A self-taught artist from Mexico City, Gerardo’s primary media are graphite, pen & ink, acrylic paint, and watercolor on paper. With these tools he crafts kaleidoscopic vignettes coupling the repetition of geometric shapes and patterns with surreal, kaleidoscopic visuals. Out of the stark polygons and their regular dimensions spring forth anatomical depictions of insects and birds, bones and remains among fruits and fungi; interspersed with more sacred geometries and jutting architectural marvels and even entire civilizations. His work weaves Mexican iconography, sacred geometry, surrealism, and local environmental influences into highly detailed pieces that allow the viewer to explore the complex relationship between human perception and experience. His influences range from Tobias Rehberger and Hieronymous Bosch to M.C. Escher and Jean-Michel Basquiat.
The fourth of seven children raised in poverty by a single mother, Gerardo began balancing school and a job at age six. Through a middle school art class he found a sense of peace in the creative process, inspiring his exploration of a range of media. After honing his skills in the Mexico City graffiti scene and Mexican folk art, his primary focus transitioned and his unique drawing style developed to process the whimsical and macabre world around him.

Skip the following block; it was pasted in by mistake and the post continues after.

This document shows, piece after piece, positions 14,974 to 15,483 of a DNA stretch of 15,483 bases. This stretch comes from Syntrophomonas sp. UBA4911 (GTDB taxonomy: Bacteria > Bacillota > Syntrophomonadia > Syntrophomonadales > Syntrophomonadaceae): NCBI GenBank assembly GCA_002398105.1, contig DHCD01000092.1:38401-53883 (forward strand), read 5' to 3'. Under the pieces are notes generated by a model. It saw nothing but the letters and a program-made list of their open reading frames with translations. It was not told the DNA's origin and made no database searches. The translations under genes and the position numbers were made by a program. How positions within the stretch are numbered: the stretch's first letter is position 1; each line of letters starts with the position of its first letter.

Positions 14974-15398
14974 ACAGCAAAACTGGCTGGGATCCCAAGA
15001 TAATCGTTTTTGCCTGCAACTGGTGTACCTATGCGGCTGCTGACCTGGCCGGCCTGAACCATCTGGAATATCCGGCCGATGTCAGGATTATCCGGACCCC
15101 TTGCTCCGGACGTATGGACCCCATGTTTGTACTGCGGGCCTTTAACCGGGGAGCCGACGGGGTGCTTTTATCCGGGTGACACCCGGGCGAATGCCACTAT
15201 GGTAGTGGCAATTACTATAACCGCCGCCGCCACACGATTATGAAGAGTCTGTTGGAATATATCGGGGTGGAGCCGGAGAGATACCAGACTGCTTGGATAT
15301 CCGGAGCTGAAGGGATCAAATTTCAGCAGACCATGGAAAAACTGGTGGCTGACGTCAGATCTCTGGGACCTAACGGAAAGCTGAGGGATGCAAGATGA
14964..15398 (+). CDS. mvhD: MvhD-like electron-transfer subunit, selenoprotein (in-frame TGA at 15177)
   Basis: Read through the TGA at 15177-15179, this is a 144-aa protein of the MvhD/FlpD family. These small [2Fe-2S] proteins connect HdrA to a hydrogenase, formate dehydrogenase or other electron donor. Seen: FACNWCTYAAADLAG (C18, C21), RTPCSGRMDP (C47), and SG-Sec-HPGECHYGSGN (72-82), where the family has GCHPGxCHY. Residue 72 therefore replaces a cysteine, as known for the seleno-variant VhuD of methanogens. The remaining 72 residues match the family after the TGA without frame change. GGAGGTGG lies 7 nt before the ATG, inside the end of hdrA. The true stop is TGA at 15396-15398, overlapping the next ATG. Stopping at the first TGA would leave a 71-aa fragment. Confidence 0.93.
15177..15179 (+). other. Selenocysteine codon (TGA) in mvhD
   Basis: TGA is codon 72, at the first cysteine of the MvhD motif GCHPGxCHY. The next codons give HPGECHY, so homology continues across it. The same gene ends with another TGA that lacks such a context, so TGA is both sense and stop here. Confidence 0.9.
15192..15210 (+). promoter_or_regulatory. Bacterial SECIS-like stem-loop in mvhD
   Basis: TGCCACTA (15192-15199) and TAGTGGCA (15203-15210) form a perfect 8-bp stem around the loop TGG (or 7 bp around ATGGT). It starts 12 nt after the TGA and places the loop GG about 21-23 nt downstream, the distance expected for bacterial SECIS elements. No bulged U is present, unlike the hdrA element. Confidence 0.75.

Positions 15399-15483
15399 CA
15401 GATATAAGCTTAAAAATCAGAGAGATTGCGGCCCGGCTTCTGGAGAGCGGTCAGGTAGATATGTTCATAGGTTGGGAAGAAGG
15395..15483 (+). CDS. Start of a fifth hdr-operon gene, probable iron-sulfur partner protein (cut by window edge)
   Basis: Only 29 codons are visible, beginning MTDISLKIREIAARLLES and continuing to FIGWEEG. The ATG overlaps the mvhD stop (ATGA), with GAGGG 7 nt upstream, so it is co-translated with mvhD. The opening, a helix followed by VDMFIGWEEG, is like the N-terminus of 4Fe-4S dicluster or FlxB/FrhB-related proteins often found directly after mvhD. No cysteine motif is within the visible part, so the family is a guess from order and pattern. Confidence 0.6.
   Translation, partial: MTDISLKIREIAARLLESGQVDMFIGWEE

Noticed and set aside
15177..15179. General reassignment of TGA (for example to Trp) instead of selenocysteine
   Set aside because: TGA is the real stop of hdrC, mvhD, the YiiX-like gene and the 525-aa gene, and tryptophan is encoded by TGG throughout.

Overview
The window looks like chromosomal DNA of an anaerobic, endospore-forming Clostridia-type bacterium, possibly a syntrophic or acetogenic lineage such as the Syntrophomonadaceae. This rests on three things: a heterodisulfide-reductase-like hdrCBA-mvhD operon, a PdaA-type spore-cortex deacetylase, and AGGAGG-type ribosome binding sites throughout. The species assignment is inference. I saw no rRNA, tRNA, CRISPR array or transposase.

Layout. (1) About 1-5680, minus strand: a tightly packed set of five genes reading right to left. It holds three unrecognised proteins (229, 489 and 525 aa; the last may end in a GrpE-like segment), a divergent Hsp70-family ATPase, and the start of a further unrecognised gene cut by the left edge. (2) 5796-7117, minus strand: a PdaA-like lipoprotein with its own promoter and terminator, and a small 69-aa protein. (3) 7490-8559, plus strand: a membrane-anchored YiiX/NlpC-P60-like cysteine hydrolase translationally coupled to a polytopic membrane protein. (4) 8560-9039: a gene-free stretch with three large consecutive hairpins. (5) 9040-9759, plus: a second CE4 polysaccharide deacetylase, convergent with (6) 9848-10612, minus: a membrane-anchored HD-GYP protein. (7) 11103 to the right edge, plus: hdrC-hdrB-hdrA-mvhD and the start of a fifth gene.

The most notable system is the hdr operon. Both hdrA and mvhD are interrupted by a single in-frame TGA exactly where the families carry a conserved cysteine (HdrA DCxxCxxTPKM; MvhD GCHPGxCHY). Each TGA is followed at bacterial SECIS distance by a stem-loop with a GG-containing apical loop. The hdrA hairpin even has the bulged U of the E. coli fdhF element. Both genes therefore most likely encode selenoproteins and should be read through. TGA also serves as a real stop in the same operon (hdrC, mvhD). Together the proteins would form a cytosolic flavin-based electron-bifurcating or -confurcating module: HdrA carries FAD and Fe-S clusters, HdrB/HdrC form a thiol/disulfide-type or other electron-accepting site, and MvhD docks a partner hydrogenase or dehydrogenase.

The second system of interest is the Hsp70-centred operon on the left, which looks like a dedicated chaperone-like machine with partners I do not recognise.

Gerardo left Mexico City to move to the U.S. in 2013 and currently resides in New Haven, CT. His works have been shown in various solo and group gallery exhibitions in Mexico and the U.S., including “Proyecto VASIMR®” at Centro Cultural Border in Mexico City; “Art of the State” at the State Museum in Harrisburg, PA; “New New England” at Gallery 263 in Cambridge, MA; “Doors & Windows” (Solo Show) at The Gallery 4 in Pittsburgh, PA; and “End of the Road” at sidewall: a curated mural exhibition space in Pittsburgh, PA. He also has a piece in the permanent collection of Susquehanna University’s Lore Degenstein Gallery.